Fostering a Love of Israel and Hebrew with Hands-On, Immersive Learning
April 23, 2015 by
One of JPDS-NC’s core principals is Ayin L’Tzion, “Looking toward Zion.” At JPDS-NC we strive to foster a deep connection to Israel’s history, people, culture, and language in our students. Central to this mission is our goal to educate independent speakers of the Hebrew language. When we teach the Hebrew language at JPDS-NC, we are not teaching in a vacuum. Cultural literacy is a hugely important component of the process of becoming a proficient and independent speaker of a language. As we all know, every language is also a way of thinking, and these different modes of thought are closely tied to the geography, culture, and history of the regions that they come from. Situating the study of the Hebrew language within the context of studying Israeli history and culture not only aids the acquisition of the language, but helps our students foster a love of and relationship with the State of Israel as well.
There are many special events and occasions over the course of the school year that enhance our students’ learning of Hebrew and Israel. While the students learn about the religious aspects of Jewish holidays in their Judaic Studies classes, in their Hebrew classes, they learn and experience cultural aspects of those same holidays, such as the celebration of Shavuot as an agricultural holiday on kibbutzim. Another special event is the annual Yitzhak Rabin Memorial curriculum each fall, for which every grade studies a specially designed age-appropriate curriculum to mark Rabin’s legacy for peace and conflict resolution. This year, we also had a “Shuk for Shalom,” where the sixth grade planned and executed a shuk to raise money and demonstrate our support and connection to Israel following the military conflict in Gaza. And just this Wednesday, we commemorated Yom HaZikaron, Israeli Memorial Day, with a moving ceremony led by the fifth graders that featured music, dance, prayers, and readings in both Hebrew and English. Click here to see a short video from the ceremony.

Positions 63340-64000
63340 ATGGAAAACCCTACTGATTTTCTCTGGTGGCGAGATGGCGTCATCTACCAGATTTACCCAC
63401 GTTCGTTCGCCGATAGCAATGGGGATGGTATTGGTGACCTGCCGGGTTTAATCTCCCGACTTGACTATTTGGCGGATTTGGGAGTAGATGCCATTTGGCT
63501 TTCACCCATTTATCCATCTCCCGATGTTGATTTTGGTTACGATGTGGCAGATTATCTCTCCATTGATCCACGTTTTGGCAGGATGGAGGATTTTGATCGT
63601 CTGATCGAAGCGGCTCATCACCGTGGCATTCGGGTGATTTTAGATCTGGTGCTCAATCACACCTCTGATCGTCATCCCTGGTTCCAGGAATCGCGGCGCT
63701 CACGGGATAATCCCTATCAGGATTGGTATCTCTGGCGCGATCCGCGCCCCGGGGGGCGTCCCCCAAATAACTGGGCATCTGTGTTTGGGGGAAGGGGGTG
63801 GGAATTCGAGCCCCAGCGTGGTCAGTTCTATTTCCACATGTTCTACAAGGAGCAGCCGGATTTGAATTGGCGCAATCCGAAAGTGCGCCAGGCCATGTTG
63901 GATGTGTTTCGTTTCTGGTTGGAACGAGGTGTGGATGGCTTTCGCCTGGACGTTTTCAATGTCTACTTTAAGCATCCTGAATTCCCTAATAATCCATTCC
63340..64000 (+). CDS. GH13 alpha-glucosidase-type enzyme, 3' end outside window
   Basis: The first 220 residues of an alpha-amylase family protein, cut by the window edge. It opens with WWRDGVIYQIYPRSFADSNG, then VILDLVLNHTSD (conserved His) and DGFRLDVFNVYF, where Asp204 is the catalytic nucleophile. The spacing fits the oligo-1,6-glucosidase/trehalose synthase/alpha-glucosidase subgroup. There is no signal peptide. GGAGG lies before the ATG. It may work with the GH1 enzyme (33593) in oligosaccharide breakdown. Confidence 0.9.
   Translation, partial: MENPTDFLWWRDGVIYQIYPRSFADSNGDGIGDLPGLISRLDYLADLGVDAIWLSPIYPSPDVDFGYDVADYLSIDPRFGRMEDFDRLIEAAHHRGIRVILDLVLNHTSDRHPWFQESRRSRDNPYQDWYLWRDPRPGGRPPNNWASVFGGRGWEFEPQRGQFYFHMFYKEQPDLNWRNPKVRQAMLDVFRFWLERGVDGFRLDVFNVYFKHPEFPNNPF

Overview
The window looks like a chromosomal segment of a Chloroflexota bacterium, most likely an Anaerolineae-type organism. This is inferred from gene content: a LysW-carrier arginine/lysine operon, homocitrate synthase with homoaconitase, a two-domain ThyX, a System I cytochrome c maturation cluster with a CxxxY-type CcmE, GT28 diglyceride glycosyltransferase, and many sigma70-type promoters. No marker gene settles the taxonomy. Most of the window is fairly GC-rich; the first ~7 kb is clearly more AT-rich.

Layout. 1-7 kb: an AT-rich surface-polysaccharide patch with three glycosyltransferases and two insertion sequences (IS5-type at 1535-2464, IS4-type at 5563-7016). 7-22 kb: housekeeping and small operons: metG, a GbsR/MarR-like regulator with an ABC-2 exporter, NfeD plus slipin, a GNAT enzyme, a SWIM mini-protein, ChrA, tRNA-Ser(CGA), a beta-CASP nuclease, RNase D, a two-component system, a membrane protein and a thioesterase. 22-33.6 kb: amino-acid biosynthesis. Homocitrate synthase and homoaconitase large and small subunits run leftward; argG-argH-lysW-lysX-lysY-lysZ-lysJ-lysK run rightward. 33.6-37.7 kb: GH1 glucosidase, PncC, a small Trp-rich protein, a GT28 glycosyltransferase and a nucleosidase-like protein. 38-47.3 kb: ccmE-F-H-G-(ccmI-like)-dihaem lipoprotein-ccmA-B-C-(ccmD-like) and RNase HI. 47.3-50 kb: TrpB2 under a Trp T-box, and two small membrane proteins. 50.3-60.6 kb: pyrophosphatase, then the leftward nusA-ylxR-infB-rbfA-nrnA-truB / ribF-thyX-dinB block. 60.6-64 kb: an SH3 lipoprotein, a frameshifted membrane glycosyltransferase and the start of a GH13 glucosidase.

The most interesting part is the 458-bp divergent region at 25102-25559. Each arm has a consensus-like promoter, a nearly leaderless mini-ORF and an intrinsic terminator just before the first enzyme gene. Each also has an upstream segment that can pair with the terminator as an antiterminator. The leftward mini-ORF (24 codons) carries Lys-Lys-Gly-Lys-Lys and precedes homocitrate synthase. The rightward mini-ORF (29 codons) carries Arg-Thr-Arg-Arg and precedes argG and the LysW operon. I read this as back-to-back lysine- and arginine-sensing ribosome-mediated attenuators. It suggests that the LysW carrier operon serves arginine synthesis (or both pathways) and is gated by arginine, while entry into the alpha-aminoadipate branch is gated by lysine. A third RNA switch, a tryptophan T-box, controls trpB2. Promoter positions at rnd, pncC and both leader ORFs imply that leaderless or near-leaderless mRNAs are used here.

We incorporate Israel study and Israeli cultural experiences with events throughout the year, as well as in every Hebrew lesson. In the higher grades we designate specific units through which students learn about places in Israel and about recent history related to its foundation. For example, the fifth graders explore the city of Haifa, learning about its geographic location, its significance as a city for three different religious communities, its industrial and academic importance, and its ties to the story of the prophet Elijah. The students then research another place in Israel and present their research to the class. In sixth grade we go farther back to learn about early Zionism, with historic figures like Theodore Herzl and the story of Rabbi Yoel Moshe Salomon, the founder of Petach Tikva, the first moshava.
We aim to infuse the students’ day with Hebrew, and to this end we use a wealth of authentic Israeli games, movies, websites, magazines, and books. Students borrow Israeli books from the class library on a weekly basis, and we also have subscriptions for Israeli children’s magazines; teachers introduce articles in class and students can read them in their free time. We also enrich our students’ experiences by connecting them to Israeli school children. Our school has paired with a sister school in the Beit Shemesh area of Israel, and JPDS-NC students have exchanged letters with their pen pals, and each even met online to celebrate holidays together and compare the ways we observe them.
One standout event of the year that is especially relevant to the topic of Hebrew and Israel learning is Yom Ha’atzmaut (Israel’s Independence Day), which we celebrated in school today. Leading up to the big day, every Hebrew class learns about the holiday, focusing on an age-appropriate theme, from the flag and the Israeli anthem to Israeli personalities and the foundation of the State. When the day arrives, we have a school-wide celebration designed to imitate the celebrations in Israel, with Israeli food and games through which students learn about Israel from various angles. This year, we had Israeli dancing, an archeological dig, a chance to write wishes for Israel on a large banner, a video about Israeli artist Hanoch Piven, and more. It was a huge success, a day filled with fun and learning, and a true celebration of the State of Israel. JPDS-NC’s Yom Ha’atzmaut celebration exemplifies the hands-on, immersive Hebrew and Israel learning experience we strive to give our children every day